Pressure to be more involved in their children's lives has many middle class men turning to sports as a way to nurture their kids. This softening of gender roles might be seen on the field, but researchers found it doesn't change traditional behavior at home -- where household chores and other parenting responsibilities are still seen as mom's job.
"Women may be unhappy about this inequality, but at the same time they value the fact that their partners are involved with the kids -- even if it is mostly manifested on the soccer field," says Dr. Tamar Kremer-Sadlik, director of Programs of the Social Sciences Division at UCLA and co-author of the study Fatherhood and Youth Sports: a Balancing Act between Care and Expectations.
The study, co-authored with Prof. Lucas Gottz้n-from Link๖ping University- Sweden, appears in the current issue of Gender & Society. Drawing on a large research project conducted by the UCLA Center on Everyday Lives of Families, the study ran from 2002 -- 2005. It included middle-class families in the Los Angeles area (each with two to three children) and both parents working.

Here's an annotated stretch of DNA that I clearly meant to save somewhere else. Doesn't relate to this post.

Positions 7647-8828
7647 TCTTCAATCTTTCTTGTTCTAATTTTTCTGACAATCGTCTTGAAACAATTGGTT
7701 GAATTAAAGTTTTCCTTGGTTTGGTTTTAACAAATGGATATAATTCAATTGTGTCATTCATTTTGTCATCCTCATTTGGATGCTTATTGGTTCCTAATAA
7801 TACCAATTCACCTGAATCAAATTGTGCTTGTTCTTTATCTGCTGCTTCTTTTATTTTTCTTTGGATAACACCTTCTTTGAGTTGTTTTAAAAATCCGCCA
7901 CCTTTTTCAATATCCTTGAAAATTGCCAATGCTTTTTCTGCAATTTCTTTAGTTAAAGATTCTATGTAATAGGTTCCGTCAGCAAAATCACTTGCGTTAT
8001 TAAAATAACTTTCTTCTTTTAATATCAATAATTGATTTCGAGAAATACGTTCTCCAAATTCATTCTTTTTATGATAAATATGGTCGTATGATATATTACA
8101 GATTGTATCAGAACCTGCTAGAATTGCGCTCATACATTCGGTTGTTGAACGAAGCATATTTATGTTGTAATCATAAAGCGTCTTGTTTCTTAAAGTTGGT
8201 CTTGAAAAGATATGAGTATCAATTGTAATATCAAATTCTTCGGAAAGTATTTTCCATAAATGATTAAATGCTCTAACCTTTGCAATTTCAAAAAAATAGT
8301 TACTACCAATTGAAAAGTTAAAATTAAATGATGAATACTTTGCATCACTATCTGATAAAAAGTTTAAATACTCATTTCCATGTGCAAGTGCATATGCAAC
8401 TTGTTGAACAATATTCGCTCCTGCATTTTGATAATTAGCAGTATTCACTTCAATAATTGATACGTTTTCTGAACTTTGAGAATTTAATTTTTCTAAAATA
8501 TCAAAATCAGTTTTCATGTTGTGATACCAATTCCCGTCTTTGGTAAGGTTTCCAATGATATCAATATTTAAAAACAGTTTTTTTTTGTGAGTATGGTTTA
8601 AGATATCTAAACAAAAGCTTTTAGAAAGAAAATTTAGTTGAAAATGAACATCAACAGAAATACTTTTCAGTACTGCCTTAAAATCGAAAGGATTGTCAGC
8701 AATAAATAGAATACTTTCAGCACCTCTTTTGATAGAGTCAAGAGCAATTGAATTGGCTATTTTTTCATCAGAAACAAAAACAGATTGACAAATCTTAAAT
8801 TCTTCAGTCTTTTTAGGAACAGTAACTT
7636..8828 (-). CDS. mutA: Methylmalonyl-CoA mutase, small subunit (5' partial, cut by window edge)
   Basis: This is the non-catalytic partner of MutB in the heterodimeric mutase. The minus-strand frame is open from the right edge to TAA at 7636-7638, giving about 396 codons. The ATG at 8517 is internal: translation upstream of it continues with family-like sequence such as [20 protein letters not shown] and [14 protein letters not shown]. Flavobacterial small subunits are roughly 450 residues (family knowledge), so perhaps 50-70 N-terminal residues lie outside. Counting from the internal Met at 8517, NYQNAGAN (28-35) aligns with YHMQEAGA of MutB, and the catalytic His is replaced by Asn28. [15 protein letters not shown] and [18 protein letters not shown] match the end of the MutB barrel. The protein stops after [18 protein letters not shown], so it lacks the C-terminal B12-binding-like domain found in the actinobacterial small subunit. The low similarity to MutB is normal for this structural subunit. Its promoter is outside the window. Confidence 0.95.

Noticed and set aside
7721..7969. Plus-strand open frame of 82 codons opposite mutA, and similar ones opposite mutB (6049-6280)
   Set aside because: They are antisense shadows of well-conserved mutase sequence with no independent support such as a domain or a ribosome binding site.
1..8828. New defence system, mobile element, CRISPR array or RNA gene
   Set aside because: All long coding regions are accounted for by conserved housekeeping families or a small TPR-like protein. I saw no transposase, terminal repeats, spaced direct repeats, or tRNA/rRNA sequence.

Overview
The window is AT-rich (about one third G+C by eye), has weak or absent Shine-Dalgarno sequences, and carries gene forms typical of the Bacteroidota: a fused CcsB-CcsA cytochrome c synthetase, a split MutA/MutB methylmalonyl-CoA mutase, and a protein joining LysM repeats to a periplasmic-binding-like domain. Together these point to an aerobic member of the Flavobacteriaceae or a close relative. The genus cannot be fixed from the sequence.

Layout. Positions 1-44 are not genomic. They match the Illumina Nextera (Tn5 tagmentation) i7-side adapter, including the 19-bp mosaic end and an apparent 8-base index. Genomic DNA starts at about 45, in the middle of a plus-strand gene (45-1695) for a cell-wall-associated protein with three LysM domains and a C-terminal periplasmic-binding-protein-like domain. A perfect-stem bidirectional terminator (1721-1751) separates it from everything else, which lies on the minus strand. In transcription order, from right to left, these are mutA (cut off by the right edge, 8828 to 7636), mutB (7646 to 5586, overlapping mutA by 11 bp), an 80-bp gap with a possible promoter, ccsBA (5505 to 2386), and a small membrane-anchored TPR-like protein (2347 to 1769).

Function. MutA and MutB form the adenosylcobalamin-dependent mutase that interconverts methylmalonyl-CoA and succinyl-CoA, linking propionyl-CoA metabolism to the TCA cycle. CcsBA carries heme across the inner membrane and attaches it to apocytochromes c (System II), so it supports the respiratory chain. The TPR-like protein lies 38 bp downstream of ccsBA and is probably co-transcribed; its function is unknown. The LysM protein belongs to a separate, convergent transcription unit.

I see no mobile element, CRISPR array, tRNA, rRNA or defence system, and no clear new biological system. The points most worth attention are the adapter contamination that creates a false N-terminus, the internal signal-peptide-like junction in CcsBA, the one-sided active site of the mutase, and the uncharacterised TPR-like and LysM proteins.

Researchers found that while some fathers may push their children to achieve athletically, they're trying to juggle that with nurturing their kids through sports and using time with the team to become emotionally closer to their kids -- whether by coaching or taking them to the games.
Still, when researchers studied how these families dealt with housework and childcare, they found that women "did the lion's share of these tasks."
"Critical research on men, masculinities, and fathers' involvement in youth sports is limited. Many studies have looked at men and sports, but not how sports relates to fatherhood," says Kremer-Sadlik. "The fathers we studied are finding ways to create a new ideal of fatherhood, but they are not creating a new ideal with their partners."
Some fathers may even use involvement in their children's sports to get out of household chores and other parenting tasks.
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